A transient or acute episode of mental illness is usually triggered by a significant event in the sufferers’ life that causes a great deal of stress or trauma. We all react differently to trauma and other significant events in our lives, events that will crush some people might barely register with others. Everyone has different fears and anxieties, and these will affect the kind of events that are likely to trigger a severe response in us.
Some of us are lucky enough to work jobs that we genuinely enjoy and care about. But most of us in such an enviable position have worked regular jobs in the past, jobs that we took up because they were the least bad, or sometimes only, employment option available to us. Most people have experience in working jobs that they enjoyed and jobs that they didn’t; there are numerous ways that these experiences differ from one another.
With regards to our mental health, obviously losing a job that you care about is going to be more serious than losing one that you don’t care for much. But even if you aren’t crazy about your job, losing your job can introduce serious stress into your life. Similarly, any conflict at work that makes your job harder or more stressful can impact your mental health.
It is easy for relatively minor work issues to spiral out of control and snowball into something disproportionate. If you notice that your job is becoming more stressful, it is important to ensure that it doesn’t encroach on your mental health. If the added stress is temporary, then powering through it can help you to learn some valuable coping strategies. However, if this stress is prolonged then you need to consider whether it is worth it for you or not.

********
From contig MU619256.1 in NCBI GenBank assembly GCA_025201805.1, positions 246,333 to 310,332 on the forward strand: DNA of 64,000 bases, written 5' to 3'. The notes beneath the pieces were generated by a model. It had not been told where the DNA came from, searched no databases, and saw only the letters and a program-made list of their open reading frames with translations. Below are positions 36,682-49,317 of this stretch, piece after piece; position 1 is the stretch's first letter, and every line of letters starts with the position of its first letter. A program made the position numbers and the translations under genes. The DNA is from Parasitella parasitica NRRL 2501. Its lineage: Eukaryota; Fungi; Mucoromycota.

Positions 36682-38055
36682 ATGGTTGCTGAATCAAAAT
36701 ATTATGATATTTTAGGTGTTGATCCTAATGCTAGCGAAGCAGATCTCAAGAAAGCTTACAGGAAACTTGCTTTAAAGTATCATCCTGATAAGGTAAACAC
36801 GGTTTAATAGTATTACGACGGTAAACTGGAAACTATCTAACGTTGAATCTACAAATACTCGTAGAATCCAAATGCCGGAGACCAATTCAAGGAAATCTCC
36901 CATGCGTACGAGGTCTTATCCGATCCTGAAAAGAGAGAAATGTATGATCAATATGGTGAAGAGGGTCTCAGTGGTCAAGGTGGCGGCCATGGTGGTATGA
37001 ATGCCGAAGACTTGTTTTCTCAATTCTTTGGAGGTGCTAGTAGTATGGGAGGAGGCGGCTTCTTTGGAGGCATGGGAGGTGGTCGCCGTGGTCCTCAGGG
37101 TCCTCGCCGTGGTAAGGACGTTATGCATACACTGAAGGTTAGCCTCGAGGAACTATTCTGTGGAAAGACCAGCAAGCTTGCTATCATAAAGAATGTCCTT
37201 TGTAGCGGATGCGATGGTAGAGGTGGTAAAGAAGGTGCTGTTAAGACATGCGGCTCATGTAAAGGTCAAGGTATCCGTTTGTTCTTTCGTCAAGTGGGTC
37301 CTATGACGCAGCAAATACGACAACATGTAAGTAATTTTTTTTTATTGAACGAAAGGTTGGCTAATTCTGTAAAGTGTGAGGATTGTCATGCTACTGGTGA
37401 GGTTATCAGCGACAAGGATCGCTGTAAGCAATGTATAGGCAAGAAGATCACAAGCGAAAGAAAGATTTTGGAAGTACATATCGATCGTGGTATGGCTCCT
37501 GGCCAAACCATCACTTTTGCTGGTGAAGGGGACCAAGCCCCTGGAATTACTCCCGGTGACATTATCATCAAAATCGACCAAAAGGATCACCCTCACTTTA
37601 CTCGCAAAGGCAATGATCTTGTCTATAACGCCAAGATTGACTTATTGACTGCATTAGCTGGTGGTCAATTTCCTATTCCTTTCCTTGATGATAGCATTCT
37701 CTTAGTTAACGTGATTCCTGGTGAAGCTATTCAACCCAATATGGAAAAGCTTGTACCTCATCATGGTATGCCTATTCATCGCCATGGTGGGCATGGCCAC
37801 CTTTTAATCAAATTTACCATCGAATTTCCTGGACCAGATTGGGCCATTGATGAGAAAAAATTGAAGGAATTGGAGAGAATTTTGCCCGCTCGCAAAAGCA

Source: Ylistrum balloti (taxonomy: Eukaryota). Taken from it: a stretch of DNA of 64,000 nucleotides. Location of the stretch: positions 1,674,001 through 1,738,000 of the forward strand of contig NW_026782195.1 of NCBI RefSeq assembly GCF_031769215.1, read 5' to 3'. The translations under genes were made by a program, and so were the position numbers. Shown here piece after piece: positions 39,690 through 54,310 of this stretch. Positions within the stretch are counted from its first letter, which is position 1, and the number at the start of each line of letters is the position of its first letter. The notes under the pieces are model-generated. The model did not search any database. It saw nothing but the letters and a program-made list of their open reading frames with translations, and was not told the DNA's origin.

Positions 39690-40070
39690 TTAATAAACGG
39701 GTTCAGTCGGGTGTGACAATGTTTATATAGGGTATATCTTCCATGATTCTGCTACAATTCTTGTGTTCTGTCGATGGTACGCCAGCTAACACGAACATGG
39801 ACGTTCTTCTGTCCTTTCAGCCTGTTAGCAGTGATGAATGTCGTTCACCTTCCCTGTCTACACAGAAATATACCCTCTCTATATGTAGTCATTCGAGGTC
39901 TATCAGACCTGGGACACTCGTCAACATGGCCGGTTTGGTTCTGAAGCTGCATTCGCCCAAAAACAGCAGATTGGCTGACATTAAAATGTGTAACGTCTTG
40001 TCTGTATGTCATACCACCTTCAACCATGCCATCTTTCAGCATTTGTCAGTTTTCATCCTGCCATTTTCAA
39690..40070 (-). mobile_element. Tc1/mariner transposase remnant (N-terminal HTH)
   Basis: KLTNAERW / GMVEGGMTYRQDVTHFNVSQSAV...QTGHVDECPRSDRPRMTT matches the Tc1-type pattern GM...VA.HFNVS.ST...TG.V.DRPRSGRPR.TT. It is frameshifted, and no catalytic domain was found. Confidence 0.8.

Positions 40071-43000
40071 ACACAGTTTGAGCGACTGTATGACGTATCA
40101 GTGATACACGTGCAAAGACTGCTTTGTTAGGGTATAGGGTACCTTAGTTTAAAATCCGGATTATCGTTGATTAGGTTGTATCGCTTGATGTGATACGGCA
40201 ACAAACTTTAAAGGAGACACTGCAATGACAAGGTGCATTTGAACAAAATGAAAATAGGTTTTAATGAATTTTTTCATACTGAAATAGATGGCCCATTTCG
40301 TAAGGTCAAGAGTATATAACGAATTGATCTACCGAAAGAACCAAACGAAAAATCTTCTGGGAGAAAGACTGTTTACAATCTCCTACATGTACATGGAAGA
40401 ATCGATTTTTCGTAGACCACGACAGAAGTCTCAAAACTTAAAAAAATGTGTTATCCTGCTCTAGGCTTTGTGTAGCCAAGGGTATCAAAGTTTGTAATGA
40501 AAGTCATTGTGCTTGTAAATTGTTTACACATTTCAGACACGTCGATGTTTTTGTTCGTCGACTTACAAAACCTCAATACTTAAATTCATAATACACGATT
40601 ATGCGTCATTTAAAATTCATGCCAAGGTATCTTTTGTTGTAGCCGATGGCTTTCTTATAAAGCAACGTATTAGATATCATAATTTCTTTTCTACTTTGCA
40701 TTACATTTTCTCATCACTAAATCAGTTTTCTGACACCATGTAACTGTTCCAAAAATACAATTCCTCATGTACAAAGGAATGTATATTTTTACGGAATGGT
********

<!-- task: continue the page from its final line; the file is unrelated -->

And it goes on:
Having a Baby
For both the mother and father, having a child is a truly amazing time. However, pregnancy, childbirth, and parenthood are certainly not stress-free experiences. For many women, their journey to motherhood begins long before pregnancy and every stage of the process from planning to have a child to conceiving to giving birth can be scary or difficult for a variety of reasons. Lots of new and expectant parents, women, in particular, feel an enormous social pressure to be relentlessly positive about the experience.
This can lead to numerous problems for both the mother and father and is not healthy for either of them. Fluctuating moods are a normal part of pregnancy for women, but if an expectant mother is suffering from a low mood for a prolonged period of time, it is important to consult with their doctor. It is equally important that new mothers and those around them pay close attention to their emotional health.
Postpartum depression is a serious condition. Depression is always something that should be taken seriously, but there are several reasons why it is particularly concerning in new mothers. For one thing, most people who suffer from a mental illness of any description will be acutely aware of the stigmas that exist around mental illness. However, new mothers feel an additional level of stigma and a much greater pressure to be happy than most. Many women feel that postpartum depression is a character weakness or an indication that they are failing as a mother.